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Savage just came out with a lightweight. I don't know the price but Savage is usually priced less than others.
 

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the T/C and ruger ain't gonna be cheap. savage could be the cheapest. light and cheap don't usually go together. might want to look for a used synthetic marlin or savage.
 

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The question of the hour is...How light do you want? An hour or so on the net will get you allkinds of weights and suggested retails.
 

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Used Contender Frame---$225
Used Carbine Barrel------$175
About any good stock----$100
Looks like about $500 to me for a really nice rig. That does not sound too expensive to me for an accurate-high quality-light weight rig??

I am sure of those prices. I just bought another frame and two barrels myself in the past 60 days. A 45-70 barrel and a 223 barrel. Plus I bought an additional 22LR barrel for $150. So I am pretty sure about the pricing.

The fellow I bought the action from is on another forum. And I believe he had another frame for sale. If you are interested I will let you know who he is. Just send me a PM. The frame I bought from him had a really nice trigger job done on the action. Tom.
 

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Remington SPS and ADL are on sale all the time, best buy out there. And they are light, maybe too light if you want a heavy cartridge. steven 200 are the lowest cost reasonable rifle available.
 

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found this on a site I was reading
hope it helps

Ultra-light rifles that weigh in the area of 5 pounds are hard to hold steady from field positions and hard to swing smoothly on running game, even if recoil (as in the case of a .22 rimfire) is not an issue. They should be avoided for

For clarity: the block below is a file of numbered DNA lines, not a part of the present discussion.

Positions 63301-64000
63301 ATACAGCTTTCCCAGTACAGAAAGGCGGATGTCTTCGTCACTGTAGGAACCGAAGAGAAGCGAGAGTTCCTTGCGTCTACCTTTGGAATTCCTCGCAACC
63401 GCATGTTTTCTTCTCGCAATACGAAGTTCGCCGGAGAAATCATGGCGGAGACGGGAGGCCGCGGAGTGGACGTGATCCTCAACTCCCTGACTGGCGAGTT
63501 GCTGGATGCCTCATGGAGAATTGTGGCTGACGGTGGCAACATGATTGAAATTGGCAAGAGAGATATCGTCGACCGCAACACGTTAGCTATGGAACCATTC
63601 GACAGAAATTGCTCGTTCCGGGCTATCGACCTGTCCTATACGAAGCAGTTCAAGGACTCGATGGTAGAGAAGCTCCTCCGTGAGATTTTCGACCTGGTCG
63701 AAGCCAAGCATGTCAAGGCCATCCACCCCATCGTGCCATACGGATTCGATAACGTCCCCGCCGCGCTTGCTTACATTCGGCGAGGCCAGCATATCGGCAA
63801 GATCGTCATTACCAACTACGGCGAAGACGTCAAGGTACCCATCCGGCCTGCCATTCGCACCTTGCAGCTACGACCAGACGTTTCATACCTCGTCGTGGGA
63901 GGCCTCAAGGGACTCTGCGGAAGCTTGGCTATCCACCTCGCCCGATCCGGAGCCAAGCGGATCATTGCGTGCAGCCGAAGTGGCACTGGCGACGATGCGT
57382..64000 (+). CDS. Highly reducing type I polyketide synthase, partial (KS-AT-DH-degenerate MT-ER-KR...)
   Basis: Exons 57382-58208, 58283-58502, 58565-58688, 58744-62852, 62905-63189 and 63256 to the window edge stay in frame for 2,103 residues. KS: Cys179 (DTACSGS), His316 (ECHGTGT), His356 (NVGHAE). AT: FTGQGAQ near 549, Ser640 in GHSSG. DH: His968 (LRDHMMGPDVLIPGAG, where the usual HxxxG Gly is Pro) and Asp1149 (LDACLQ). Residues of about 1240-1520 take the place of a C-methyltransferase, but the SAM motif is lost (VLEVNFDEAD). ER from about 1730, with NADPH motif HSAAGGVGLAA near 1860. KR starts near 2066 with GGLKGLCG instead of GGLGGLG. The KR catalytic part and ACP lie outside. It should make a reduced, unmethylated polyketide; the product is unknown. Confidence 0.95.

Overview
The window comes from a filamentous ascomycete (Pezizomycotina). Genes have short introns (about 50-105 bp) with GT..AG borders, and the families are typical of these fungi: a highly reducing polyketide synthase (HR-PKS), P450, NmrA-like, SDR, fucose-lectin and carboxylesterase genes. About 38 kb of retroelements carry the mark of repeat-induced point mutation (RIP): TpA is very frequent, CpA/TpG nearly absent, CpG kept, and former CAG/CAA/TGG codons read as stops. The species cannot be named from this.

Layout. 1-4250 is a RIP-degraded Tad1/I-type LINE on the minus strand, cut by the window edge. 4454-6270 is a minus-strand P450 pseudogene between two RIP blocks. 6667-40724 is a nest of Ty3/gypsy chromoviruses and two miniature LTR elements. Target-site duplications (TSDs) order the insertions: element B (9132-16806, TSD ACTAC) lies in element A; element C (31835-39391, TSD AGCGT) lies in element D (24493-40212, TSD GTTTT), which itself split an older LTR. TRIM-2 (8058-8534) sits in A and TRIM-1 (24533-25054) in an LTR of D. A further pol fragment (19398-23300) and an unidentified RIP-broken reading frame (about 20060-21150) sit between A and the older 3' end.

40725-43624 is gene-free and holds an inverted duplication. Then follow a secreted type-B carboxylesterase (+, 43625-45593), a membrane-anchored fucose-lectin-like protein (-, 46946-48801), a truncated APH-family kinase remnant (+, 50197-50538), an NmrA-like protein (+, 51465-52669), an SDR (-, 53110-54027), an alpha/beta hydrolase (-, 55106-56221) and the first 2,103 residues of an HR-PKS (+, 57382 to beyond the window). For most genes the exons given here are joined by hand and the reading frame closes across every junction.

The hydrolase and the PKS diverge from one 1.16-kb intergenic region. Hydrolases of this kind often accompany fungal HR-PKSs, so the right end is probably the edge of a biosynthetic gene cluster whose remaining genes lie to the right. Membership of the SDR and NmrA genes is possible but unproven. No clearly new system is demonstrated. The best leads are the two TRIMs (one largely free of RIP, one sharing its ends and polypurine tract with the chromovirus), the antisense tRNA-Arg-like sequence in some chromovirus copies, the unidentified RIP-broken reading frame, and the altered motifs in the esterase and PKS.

general purposes. Practically any rifle should weigh at least 6 to 7 pounds or its handling and practical accuracy (how accurately it can be shot in the field) will suffer.

Rifles chambered for relatively mild CXP2 class game (deer and antelope) cartridges, such as the .243 Winchester, .243 WSSM, 6mm Remington, .250 Savage, and .257 Roberts should weigh not less than 7 pounds, and about 7.5 to 8 pounds is probably ideal. Rifles of that weight chambered for cartridges in this class are pleasant to shoot, as they should be. Varmint rifles for these cartridges will be heavier, of course, probably 8.5 to 10 pounds.


7 to 8 pounds is also a good weight for traditional "deer" rifles chambered for such cartridges as the .25-35, 7-30 Waters, .30-30, .32 Special, .35 Remington, .38-55, and .44 Remington Magnum.
 

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ACH said:
found this on a site I was reading
hope it helps

Ultra-light rifles that weigh in the area of 5 pounds are hard to hold steady from field positions and hard to swing smoothly on running game, even if recoil (as in the case of a .22 rimfire) is not an issue. They should be avoided for
general purposes. Practically any rifle should weigh at least 6 to 7 pounds or its handling and practical accuracy (how accurately it can be shot in the field) will suffer.

Rifles chambered for relatively mild CXP2 class game (deer and antelope) cartridges, such as the .243 Winchester, .243 WSSM, 6mm Remington, .250 Savage, and .257 Roberts should weigh not less than 7 pounds, and about 7.5 to 8 pounds is probably ideal. Rifles of that weight chambered for cartridges in this class are pleasant to shoot, as they should be. Varmint rifles for these cartridges will be heavier, of course, probably 8.5 to 10 pounds.

7 to 8 pounds is also a good weight for traditional "deer" rifles chambered for such cartridges as the .25-35, 7-30 Waters, .30-30, .32 Special, .35 Remington, .38-55, and .44 Remington Magnum.
A properly adjusted Safari sling will solve the issue of steadiness with a light weight rifle.